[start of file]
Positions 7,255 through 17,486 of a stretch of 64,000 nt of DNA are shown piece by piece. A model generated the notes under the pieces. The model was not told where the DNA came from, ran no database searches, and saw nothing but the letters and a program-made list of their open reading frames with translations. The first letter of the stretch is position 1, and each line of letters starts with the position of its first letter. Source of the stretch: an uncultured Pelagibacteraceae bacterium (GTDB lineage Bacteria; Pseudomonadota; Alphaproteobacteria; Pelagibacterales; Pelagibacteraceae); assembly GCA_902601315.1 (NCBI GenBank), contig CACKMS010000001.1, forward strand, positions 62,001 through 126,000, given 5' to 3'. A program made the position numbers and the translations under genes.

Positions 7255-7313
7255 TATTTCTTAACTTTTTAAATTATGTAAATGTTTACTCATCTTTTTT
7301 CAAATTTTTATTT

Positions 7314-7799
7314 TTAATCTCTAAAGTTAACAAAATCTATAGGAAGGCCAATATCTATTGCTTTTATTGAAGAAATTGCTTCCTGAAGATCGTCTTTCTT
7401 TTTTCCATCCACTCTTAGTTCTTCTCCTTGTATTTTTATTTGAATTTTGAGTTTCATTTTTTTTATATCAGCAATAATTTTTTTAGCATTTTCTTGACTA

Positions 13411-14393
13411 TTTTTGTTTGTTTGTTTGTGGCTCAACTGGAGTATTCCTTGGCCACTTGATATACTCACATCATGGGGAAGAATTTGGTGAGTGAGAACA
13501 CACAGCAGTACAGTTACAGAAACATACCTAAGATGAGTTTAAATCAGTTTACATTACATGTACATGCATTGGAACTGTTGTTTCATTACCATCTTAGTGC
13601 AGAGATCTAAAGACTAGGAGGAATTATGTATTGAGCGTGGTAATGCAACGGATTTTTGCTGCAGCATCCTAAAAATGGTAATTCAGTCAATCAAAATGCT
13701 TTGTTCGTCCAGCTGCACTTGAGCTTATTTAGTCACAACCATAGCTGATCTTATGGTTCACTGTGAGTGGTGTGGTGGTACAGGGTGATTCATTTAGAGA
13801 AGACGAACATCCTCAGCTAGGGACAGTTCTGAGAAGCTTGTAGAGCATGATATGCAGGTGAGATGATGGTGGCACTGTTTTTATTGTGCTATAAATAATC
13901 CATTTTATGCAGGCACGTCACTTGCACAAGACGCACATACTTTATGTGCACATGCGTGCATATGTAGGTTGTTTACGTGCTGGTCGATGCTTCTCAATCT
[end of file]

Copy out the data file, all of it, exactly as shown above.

Positions 7,255 through 17,486 of a stretch of 64,000 nt of DNA are shown piece by piece. A model generated the notes under the pieces. The model was not told where the DNA came from, ran no database searches, and saw nothing but the letters and a program-made list of their open reading frames with translations. The first letter of the stretch is position 1, and each line of letters starts with the position of its first letter. Source of the stretch: an uncultured Pelagibacteraceae bacterium (GTDB lineage Bacteria; Pseudomonadota; Alphaproteobacteria; Pelagibacterales; Pelagibacteraceae); assembly GCA_902601315.1 (NCBI GenBank), contig CACKMS010000001.1, forward strand, positions 62,001 through 126,000, given 5' to 3'. A program made the position numbers and the translations under genes.

Positions 7255-7313
7255 TATTTCTTAACTTTTTAAATTATGTAAATGTTTACTCATCTTTTTT
7301 CAAATTTTTATTT

Positions 7314-7799
7314 TTAATCTCTAAAGTTAACAAAATCTATAGGAAGGCCAATATCTATTGCTTTTATTGAAGAAATTGCTTCCTGAAGATCGTCTTTCTT
7401 TTTTCCATCCACTCTTAGTTCTTCTCCTTGTATTTTTATTTGAATTTTGAGTTTCATTTTTTTTATATCAGCAATAATTTTTTTAGCATTTTCTTGACTA

Positions 13411-14393
13411 TTTTTGTTTGTTTGTTTGTGGCTCAACTGGAGTATTCCTTGGCCACTTGATATACTCACATCATGGGGAAGAATTTGGTGAGTGAGAACA
13501 CACAGCAGTACAGTTACAGAAACATACCTAAGATGAGTTTAAATCAGTTTACATTACATGTACATGCATTGGAACTGTTGTTTCATTACCATCTTAGTGC
13601 AGAGATCTAAAGACTAGGAGGAATTATGTATTGAGCGTGGTAATGCAACGGATTTTTGCTGCAGCATCCTAAAAATGGTAATTCAGTCAATCAAAATGCT
13701 TTGTTCGTCCAGCTGCACTTGAGCTTATTTAGTCACAACCATAGCTGATCTTATGGTTCACTGTGAGTGGTGTGGTGGTACAGGGTGATTCATTTAGAGA
13801 AGACGAACATCCTCAGCTAGGGACAGTTCTGAGAAGCTTGTAGAGCATGATATGCAGGTGAGATGATGGTGGCACTGTTTTTATTGTGCTATAAATAATC
13901 CATTTTATGCAGGCACGTCACTTGCACAAGACGCACATACTTTATGTGCACATGCGTGCATATGTAGGTTGTTTACGTGCTGGTCGATGCTTCTCAATCT